The Kai Monastery -- Vault of the Sun
Lone Wolf Portrait
Main Page
The Kai Monastery


Your Host

Kai Masters' Hall

Joe Dever
Paul Barnett
Combat Skill
Endurance Points

Monastery Library


Vault of the Sun

The Books

"Suddenly, a great black cloud comes from out of the western skies. So many are the numbers of black winged beast that fill the sky, that the sun it completely hidden. The Darklords, ancient enemy of the Sommlending, are attacking. War has begun . . . .

As you lose consciousness, the last thing you see in the poor light are the walls of the monastery crashing to the ground."

So begins the saga of Lone Wolf, last of the Kai Lords. In Flight from the Dark, this first of Lone Wolf books, the order of the Kai has been nearly wiped out by a sneak attack on the monastery by the Darklords of Helgedad. The only survivor is Silent Wolf, a young Kai initiate (meaning he has mastered five of the ten basic Kai disciplines, the secret skills of the Kai). Upon the realization that he alone represents the future of his order, he takes the name Lone Wolf, and sets out for the capital city of Holmgard to warn the king that the Kai Lords are dead.

The story is an overland adventure taking place in Sommerlund as the minions of the Darklords begin to overrun the country. Aside from Lone Wolf, some of the recurring characters from the series who appear in the book are Banedon, the young theurgist of the Magician's Guild of Toran (who is destined for greater things) and King Ulnar, King of Sommerlund (and the fifth King Ulnar in that country's history). Also, depending on what route you take through Holmgard itself, it is possible to meet a man described as "the captain of the Guard." It is likely this man is Captain Remir D'Val, one of the greatest of Sommlending warriors, who makes appearances in other Lone Wolf books, and who more than once saves the life of the last of the Kai Lords.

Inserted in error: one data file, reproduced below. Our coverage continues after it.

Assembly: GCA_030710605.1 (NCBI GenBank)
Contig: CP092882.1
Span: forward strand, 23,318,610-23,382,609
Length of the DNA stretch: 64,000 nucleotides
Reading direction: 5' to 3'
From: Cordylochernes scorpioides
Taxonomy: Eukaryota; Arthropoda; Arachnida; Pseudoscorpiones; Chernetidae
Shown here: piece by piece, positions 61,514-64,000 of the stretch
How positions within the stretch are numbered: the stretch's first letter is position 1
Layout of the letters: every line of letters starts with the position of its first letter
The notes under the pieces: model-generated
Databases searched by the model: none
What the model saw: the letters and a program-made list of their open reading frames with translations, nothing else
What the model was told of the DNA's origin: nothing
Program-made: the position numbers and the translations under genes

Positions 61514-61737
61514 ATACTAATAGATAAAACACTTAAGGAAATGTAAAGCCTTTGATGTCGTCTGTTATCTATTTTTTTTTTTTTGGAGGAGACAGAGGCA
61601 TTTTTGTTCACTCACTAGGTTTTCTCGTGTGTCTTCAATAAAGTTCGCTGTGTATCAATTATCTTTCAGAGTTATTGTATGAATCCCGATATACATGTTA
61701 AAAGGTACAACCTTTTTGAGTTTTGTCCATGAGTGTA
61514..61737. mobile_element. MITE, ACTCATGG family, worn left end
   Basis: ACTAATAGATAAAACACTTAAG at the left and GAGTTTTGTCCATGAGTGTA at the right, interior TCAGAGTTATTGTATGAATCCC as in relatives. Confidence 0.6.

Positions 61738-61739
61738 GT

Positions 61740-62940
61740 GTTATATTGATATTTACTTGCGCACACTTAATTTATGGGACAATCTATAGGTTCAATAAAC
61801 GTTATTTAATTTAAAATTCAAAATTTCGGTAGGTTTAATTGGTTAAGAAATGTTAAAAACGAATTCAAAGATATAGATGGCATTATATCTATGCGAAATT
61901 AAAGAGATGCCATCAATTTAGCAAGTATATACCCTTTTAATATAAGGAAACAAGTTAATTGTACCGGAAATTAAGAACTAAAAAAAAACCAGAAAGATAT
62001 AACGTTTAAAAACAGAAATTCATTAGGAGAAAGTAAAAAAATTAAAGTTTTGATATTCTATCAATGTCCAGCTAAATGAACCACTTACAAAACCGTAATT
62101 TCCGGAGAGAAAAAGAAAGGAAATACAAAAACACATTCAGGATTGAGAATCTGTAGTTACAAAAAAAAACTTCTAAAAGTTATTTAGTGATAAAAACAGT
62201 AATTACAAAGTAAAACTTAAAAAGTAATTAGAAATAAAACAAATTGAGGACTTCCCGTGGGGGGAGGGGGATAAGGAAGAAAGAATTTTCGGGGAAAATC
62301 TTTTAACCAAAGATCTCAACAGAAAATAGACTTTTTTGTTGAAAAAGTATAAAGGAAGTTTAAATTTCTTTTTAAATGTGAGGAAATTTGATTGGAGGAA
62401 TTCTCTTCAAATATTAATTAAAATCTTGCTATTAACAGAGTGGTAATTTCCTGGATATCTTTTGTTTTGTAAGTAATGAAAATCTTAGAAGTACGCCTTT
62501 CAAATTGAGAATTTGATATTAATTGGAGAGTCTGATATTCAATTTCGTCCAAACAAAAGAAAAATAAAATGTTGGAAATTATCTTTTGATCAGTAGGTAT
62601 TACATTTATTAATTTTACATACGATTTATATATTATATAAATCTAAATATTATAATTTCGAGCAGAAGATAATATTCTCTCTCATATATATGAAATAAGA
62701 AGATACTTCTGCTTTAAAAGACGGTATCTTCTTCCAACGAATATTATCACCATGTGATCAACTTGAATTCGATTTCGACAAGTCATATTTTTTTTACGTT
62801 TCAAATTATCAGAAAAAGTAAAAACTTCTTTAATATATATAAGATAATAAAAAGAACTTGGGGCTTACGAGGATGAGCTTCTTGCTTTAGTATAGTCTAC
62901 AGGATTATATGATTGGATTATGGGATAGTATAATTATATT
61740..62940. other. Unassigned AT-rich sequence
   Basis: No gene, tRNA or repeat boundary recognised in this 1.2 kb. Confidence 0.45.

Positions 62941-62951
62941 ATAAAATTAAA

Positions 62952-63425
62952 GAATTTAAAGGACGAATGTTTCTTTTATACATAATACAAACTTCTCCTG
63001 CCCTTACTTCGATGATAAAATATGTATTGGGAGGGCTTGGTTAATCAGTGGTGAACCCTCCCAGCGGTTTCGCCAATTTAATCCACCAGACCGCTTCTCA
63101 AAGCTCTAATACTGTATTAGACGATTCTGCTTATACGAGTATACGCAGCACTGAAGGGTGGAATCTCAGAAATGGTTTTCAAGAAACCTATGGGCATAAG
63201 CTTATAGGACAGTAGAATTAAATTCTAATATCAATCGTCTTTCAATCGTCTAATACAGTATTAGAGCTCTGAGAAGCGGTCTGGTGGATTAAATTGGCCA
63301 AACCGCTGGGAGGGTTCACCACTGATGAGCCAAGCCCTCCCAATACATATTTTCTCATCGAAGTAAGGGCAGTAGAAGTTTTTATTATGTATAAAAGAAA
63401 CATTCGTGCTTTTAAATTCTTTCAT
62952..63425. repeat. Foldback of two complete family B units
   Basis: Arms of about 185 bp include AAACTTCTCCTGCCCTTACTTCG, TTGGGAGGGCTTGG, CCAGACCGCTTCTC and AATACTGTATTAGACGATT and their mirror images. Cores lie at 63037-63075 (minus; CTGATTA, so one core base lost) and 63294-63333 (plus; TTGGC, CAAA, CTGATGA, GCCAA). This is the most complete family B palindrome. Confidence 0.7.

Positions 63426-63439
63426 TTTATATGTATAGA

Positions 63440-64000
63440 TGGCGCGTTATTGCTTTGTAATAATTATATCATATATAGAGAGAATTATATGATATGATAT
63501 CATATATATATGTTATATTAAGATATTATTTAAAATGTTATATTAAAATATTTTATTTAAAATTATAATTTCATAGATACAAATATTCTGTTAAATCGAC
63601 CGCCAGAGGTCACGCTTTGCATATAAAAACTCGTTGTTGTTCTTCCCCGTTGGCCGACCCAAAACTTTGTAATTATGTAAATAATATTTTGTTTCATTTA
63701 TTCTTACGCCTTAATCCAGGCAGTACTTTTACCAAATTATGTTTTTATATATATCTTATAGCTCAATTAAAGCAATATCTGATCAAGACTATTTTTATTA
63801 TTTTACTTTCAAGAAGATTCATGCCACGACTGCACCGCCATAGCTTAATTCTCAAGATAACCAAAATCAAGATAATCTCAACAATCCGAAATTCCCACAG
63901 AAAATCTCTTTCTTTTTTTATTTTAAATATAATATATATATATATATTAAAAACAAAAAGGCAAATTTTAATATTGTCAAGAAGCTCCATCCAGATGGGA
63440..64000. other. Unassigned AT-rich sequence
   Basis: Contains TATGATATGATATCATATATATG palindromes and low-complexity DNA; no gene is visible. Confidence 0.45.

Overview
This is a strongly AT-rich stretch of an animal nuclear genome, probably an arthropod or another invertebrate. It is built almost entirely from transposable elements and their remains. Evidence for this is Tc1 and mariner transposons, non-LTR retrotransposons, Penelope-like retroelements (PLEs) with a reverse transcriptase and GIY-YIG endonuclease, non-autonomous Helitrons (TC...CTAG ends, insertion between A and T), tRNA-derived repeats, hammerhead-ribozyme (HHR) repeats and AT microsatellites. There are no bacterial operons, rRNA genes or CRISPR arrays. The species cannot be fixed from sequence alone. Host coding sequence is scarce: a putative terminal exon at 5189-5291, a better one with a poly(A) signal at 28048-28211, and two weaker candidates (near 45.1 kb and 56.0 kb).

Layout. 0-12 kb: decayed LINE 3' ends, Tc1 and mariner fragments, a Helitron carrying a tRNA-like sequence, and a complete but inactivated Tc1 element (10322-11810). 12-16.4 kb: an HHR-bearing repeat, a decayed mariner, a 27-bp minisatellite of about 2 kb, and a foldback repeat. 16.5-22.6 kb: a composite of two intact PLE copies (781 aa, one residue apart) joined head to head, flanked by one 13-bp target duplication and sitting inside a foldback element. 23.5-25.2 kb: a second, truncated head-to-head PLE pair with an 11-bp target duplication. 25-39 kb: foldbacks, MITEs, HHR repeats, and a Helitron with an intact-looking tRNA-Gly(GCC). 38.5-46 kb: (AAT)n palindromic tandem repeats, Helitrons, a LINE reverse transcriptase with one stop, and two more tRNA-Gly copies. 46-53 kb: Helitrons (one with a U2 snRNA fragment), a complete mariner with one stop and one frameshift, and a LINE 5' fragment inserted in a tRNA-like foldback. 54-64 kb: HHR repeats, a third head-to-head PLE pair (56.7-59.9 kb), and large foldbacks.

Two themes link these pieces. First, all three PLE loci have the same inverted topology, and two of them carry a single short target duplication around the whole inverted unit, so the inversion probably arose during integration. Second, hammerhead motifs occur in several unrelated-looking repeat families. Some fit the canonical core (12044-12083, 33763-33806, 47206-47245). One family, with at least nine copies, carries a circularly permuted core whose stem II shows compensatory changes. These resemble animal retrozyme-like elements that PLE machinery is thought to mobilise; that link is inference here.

The book was first published in 1984 by Arrow Books, under the name Sparrow Books, presumably their children's division at the time. It was reprinted twice in 1984 and once in 1986. At some point during that reprinting, Sparrow Books changed into Beaver Books which continued to publish all the books up to number 12. The Beaver editions have significantly different cover designs. I know that the cover illustration itself was also redone at least once by Beaver Books. That new illustration shows Lone Wolf brandishing his axe, presumably at the battle for Alema bridge.

Also, when Red Fox, a division of Random House, took over publishing the books at number 13, new cover designs were made in order to preserve a common look to all the books, and I believe the cover illustrations were all redone as well. Abridged American editions of the books were also made at some point, though I don't know if they are all still in print. Aside from the tragedy of being abridged, these books also have black and white maps!

Flight from the Dark is unique among the Lone Wolf adventures. Not only is it the beginning of the story, it is the shortest book. It has the simplest writing. It has more variety of paths than any other book. It has more intersecting paths than any other book.

Much of this is probably due to its being the first book. I doubt Joe was so interested in creating the sort of rich texture you find in the Grandmaster series and more concerned with producing an adventure which would sell and launch his series. Because of this, Flight From the Dark does suffer in comparison to later books. It has noticeably less polish, though notably not less depth.